The federal Disability Tax Credit (DTC) is a modest tax credit that means a great deal to people with mental and physical impairments to assist with additional costs of disability. The DTC has taken on greater significance in recent years since it opens the door to a number of federal income support programs including the Registered Disability Savings Plan (RDSP), the Child Disability Benefit, the Working Income Tax Benefit, Qualified Disability Trust Benefit.
The eligibility criteria for an individual whose severe and prolonged impairment has lasted or is expected to last, for a continuous period of at least 12 months, all or substantially all of the time, are:
CRA defines "all or substantially all of the time" as being "at least 90% of the time" even though such an inflexible and narrow interpretation of the law is not supported by any of the following:
In fact, CRA concedes that “all or substantially all” may mean less than 90% of the time according to the Income Tax Folio S1-F1-C2, Disability Tax Credit.
We have also been advised by the legislative branch of the CRA that something less than 90% could still meet the ‘substantially all’ requirement.”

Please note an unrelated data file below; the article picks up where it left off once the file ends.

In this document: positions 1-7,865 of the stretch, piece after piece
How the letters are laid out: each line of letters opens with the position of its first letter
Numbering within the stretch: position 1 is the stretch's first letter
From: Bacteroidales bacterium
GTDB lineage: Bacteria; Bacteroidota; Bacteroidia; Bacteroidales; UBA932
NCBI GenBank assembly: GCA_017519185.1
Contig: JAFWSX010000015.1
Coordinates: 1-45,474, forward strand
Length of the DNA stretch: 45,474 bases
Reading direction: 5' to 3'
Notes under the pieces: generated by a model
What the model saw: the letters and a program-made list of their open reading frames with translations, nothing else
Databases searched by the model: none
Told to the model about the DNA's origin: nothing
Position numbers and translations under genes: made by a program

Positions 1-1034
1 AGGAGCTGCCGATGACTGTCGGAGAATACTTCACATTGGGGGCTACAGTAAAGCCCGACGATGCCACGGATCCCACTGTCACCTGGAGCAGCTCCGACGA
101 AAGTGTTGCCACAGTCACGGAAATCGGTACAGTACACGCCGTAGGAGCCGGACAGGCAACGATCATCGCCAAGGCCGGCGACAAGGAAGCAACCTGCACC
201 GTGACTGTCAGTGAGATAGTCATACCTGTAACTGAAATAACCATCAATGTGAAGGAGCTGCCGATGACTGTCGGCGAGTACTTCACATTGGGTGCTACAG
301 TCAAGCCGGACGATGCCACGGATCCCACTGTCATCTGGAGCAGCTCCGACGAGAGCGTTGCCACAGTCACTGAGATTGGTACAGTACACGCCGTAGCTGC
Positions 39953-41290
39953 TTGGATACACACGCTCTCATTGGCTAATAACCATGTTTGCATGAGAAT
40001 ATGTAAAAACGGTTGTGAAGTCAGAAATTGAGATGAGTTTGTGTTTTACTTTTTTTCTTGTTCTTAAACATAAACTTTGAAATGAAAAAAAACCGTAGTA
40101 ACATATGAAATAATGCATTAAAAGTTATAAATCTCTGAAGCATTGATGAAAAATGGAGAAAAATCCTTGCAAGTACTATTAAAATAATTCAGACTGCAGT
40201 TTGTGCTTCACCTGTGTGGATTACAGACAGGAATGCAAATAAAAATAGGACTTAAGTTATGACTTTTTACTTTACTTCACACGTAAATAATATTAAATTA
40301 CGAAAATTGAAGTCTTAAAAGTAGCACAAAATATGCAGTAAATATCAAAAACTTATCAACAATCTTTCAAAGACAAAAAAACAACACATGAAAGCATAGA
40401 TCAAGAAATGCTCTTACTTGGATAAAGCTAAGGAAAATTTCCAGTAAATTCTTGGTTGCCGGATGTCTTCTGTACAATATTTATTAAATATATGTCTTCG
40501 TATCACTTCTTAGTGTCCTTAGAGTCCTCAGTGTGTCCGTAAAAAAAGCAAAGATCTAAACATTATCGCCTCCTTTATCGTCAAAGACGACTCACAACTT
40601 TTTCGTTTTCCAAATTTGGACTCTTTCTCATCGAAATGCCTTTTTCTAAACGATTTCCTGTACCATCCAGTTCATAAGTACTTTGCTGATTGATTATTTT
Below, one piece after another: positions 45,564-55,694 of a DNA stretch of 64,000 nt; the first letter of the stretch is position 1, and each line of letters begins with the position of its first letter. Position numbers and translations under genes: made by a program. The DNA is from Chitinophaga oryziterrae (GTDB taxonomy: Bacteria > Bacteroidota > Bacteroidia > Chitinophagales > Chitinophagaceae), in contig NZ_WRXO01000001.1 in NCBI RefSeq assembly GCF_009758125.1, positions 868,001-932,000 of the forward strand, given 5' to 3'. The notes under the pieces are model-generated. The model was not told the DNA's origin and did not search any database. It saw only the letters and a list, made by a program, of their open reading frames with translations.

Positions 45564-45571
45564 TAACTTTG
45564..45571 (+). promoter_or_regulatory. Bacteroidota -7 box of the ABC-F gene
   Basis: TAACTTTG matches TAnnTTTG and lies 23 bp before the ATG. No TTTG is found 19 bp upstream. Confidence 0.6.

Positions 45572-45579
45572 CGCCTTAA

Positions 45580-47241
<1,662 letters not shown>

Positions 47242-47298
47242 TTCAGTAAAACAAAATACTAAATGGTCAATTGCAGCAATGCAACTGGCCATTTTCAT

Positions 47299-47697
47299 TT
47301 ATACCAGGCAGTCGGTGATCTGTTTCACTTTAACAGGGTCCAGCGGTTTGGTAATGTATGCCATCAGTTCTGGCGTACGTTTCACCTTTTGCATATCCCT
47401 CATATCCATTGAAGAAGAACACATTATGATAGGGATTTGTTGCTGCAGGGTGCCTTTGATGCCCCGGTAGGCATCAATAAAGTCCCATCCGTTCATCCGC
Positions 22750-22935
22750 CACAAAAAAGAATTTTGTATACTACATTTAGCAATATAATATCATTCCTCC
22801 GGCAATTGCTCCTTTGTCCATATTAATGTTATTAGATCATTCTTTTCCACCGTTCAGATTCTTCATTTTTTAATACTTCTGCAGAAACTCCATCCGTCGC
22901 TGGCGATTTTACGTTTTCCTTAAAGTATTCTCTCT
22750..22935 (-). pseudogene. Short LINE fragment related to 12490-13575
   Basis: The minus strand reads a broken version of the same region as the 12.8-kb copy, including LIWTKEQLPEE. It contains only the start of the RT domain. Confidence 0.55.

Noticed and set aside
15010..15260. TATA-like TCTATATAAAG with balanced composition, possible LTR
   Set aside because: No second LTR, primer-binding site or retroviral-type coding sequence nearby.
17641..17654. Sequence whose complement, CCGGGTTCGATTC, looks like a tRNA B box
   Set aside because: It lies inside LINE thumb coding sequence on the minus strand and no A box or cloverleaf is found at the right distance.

“While the words ‘substantially all’ cannot be rigidly interpreted as referring to a specific percentage in all cases, the CRA will consider that the test is met if the 90% threshold is reached. This position does not rule out the possibility that in a particular case, depending on the facts and circumstances, a level of something less than 90% could still meet the ‘substantially all’ requirement.”
Note: The 90% rule discriminates against individuals living with severe mental impairments and other chronic diseases with recurring manifestations of disability even though the external signs and symptoms may be intermittent. The Tax Court of Canada has routinely ruled that an applicant for the DTC meets the eligibility criteria of “all or substantially all of the time” if the effects of the impairment can be triggered at any time without warning even though the external signs and symptoms may be perceived to be intermittent.